“We Hungarians won’t accept scrapping utility cuts in Hungary, we won’t hand money over to hike the pay of bureaucrats here, and we won’t give more money to Ukraine until the 70 billion we gave last time is accounted for; and acceding to the request to give more money for an interest rate increase on a loan from which we never received the principle amount in the first place would be utterly ridiculous, absurd, and impossible,” the prime minister said.

Regarding the war in Ukraine, Orbán said a ceasefire and peace talks were needed to end the war.

Orbán said there were two schools of thought for assessing the war in Ukraine, with “the big ones” stating that they should continue their current action because their plan would bring success and Russians could be defeated by Ukrainian soldiers, western money and equipment.

Orbán added that he was alone with his contrary opinion. A year and a half has passed and it brought “zero results, or even negative results, because we have not defeated Russia; the Russian leaders are still in their positions and the Russian economy is doing well, thank you”, Orbán said.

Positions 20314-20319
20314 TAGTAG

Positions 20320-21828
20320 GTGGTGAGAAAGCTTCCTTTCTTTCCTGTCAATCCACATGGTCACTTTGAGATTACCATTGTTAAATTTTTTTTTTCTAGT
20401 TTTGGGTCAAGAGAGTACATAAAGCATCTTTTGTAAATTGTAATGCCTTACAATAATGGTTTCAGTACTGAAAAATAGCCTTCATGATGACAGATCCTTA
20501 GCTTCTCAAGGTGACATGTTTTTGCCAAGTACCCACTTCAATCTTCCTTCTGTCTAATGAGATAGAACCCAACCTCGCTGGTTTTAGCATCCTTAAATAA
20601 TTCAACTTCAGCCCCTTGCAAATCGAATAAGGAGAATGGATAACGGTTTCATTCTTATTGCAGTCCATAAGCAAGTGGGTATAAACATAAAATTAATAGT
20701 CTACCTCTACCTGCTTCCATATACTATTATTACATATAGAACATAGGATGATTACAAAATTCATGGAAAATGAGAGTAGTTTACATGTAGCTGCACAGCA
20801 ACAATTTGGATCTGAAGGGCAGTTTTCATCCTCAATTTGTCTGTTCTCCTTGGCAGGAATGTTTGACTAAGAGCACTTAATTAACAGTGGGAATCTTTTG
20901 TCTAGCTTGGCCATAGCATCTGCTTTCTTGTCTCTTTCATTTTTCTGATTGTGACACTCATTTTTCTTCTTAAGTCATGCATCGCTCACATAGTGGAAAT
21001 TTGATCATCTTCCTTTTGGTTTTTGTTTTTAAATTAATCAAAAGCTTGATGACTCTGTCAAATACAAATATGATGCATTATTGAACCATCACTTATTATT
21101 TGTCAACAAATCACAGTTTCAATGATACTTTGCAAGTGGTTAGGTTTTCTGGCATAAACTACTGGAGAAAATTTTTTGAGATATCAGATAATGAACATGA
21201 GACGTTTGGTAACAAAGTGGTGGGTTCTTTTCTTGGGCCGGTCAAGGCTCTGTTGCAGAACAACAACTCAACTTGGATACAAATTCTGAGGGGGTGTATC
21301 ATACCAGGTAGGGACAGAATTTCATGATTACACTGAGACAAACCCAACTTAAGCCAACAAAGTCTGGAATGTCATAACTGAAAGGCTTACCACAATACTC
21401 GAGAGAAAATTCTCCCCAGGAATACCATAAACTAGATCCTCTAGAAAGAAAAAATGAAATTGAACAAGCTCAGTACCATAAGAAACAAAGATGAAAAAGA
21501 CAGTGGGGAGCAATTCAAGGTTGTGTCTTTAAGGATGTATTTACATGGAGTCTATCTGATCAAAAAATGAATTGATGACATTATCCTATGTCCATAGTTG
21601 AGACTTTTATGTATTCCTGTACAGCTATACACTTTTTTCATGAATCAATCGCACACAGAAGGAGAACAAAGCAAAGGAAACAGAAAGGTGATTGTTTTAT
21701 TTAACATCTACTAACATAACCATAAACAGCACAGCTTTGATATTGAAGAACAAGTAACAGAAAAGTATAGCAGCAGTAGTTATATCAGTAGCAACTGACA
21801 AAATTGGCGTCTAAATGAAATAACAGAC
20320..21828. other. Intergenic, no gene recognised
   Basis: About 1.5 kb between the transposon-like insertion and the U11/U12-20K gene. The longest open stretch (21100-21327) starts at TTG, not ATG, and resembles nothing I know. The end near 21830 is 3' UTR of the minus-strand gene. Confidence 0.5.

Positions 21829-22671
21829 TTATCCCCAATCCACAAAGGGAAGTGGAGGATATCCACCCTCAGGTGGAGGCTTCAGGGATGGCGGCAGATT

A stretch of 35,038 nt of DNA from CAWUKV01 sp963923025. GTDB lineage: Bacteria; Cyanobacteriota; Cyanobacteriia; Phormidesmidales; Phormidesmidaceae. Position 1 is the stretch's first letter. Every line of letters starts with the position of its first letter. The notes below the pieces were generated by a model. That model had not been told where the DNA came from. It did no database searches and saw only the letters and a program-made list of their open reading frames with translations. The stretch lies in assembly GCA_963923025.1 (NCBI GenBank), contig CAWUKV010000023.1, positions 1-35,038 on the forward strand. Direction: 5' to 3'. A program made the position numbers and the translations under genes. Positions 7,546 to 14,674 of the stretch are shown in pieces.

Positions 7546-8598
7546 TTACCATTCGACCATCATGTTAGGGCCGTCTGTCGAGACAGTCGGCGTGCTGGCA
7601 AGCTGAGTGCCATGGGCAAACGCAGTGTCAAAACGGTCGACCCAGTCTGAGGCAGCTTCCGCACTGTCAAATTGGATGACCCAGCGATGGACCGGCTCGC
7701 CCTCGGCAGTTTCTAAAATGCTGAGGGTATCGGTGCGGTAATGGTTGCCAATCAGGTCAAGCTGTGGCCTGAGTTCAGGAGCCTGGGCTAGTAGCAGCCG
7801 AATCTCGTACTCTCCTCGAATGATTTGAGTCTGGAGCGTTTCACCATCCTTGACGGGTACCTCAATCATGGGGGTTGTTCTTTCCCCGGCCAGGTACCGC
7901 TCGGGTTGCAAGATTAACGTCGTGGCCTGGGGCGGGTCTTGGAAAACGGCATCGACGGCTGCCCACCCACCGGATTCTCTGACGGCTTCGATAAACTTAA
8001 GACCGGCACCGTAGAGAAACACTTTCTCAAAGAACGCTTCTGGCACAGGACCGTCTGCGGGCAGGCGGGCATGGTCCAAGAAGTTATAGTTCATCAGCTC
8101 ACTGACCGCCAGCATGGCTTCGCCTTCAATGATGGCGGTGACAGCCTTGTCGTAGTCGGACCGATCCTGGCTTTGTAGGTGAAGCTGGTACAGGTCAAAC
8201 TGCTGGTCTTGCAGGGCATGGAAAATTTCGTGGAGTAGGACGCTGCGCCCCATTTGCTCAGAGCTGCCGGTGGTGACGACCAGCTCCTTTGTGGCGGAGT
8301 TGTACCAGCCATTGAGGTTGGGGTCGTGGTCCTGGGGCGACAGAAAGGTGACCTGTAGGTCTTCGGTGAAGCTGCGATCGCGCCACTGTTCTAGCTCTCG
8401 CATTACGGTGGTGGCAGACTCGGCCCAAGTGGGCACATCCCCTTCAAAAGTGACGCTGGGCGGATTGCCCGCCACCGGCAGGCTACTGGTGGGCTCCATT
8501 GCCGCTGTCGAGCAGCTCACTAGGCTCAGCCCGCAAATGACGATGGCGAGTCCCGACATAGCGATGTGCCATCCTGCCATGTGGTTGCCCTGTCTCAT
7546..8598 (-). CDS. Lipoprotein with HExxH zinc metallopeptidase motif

At the same time, “we have suffered from high inflation, we have run out of money to support Ukraine and it is obvious that the counterattacks launched by Ukrainians are difficult, and it is questionable whether there is any hope of success,” he said.

“A huge number of people have died and even more will die. The resulting destruction, human suffering and pain is immeasurable, so every means must be used to bring about a ceasefire and peace talks,” Orbán added.

Any financial or political tools should be used to being peace closer, he said. “The EU is yet to do that,” he said.

Orbán said he was afraid that “the EU gave its money to Ukraine for a war that should have never happened.”

European citizens have a good reason to rebel against “the uncontrolled flow of EU monies from the bloc” in times of economic hardship, Orbán said. Meanwhile, the EU is planning to “take out loans and use it for again for the wrong reasons … to drag member states into a long-term debt trap with high interest rates.”